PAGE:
I want to revisit my spiritual ‘combustion triangle’.
When I first introduced it, I suggested that the way to apply heat to whatever fires of ministry and social engagement the Holy Spirit starts was preaching. I’d like to modify that. Particularly because I realise I’d slid into (mere) activism — and let prayer drop off the radar!
But rather than ‘not … but’ I want to say ‘both … and’ — both preaching and praying. Listen to how Tim Chester and Steve Timmis try to set the cultural temperature of their church such that congregation members naturally bring ‘gospel intentionality’ to bear in their everyday lives (Total Church, p 62):
We try to create this culture by regularly teaching our values, celebrating gospel opportunities, setting aside time each Sunday to share what we have been doing, ‘commissioning’ people as missionaries in their workplaces and social clubs. Above all we model the culture for one another so it becomes the normal thing to do.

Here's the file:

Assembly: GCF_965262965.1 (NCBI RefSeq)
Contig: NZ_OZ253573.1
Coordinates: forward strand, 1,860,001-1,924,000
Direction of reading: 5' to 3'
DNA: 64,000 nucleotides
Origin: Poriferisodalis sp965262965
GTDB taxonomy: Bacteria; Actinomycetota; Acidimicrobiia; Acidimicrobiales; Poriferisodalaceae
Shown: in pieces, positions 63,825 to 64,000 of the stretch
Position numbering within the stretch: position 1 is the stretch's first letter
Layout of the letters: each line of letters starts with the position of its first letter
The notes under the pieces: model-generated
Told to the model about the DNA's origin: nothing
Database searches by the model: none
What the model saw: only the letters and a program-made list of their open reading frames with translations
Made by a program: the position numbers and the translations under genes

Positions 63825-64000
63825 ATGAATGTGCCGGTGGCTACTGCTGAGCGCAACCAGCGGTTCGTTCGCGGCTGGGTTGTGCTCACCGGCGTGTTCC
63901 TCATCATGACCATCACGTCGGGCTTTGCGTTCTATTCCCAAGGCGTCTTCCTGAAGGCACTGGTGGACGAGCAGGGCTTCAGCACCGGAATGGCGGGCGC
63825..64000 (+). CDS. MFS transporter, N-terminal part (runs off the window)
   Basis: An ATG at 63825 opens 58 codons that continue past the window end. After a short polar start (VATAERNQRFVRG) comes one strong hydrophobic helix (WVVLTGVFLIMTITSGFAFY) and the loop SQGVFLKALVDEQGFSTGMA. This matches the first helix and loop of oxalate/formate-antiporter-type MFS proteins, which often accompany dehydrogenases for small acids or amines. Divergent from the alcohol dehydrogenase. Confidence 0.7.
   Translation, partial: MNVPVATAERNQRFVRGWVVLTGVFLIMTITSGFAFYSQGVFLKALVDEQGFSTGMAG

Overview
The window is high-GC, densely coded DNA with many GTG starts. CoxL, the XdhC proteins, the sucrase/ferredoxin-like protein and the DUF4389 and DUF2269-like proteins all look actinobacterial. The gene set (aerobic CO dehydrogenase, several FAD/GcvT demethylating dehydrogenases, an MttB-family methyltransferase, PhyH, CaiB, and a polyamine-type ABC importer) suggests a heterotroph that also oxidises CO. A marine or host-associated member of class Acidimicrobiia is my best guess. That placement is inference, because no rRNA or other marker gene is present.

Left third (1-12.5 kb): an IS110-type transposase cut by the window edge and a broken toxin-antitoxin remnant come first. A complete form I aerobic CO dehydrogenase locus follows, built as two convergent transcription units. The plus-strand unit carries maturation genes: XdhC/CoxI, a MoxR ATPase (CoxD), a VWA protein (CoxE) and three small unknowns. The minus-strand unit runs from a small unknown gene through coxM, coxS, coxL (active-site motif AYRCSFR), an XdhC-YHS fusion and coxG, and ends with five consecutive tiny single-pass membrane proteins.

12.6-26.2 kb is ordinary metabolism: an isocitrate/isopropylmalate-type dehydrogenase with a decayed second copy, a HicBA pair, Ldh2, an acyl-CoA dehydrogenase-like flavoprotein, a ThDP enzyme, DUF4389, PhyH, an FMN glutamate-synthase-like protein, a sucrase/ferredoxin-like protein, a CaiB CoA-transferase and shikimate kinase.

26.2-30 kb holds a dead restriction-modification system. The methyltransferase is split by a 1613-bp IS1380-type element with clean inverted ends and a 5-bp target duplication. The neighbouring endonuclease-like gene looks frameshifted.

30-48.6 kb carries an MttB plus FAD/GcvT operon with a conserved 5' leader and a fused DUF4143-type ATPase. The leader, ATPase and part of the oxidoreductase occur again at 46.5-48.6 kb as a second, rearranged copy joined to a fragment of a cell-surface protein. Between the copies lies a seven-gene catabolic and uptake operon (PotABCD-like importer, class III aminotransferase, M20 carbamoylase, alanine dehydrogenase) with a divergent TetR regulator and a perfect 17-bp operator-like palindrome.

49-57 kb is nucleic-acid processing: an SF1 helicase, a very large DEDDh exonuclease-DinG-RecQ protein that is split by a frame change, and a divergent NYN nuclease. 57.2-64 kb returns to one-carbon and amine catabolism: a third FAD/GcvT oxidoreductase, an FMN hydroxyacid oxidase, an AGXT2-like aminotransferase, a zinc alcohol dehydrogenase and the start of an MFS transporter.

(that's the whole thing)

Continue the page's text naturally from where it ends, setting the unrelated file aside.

Can you imagine the difference it would make in your church if along with teaching people about the priority of speaking the gospel you prayed for each other the way you’d pray for your overseas missionaries?
From the overflow of the heart the mouth speaks. What’s said in public — and especially what’s prayed — either reflects the cultural temperature of your church or sets it. If you don’t think about it much, then like a thermometer you’ll just reflect the ambient temperature — inevitably cooling in terms of enthusiasm for gospel proclamation and the good works that adorn it. But if you’re more deliberate, constantly dialing in your heart to God’s own heart and priorities, then like a thermostat you can start setting the temperature.
Now, there’s got to be more to this than just hot air. Few things are more damaging than leaders saying they value something and then contradicting it in practice (that’s for another post). But Christian leaders are either cultural thermometers or thermostats. It’s a choice we all face…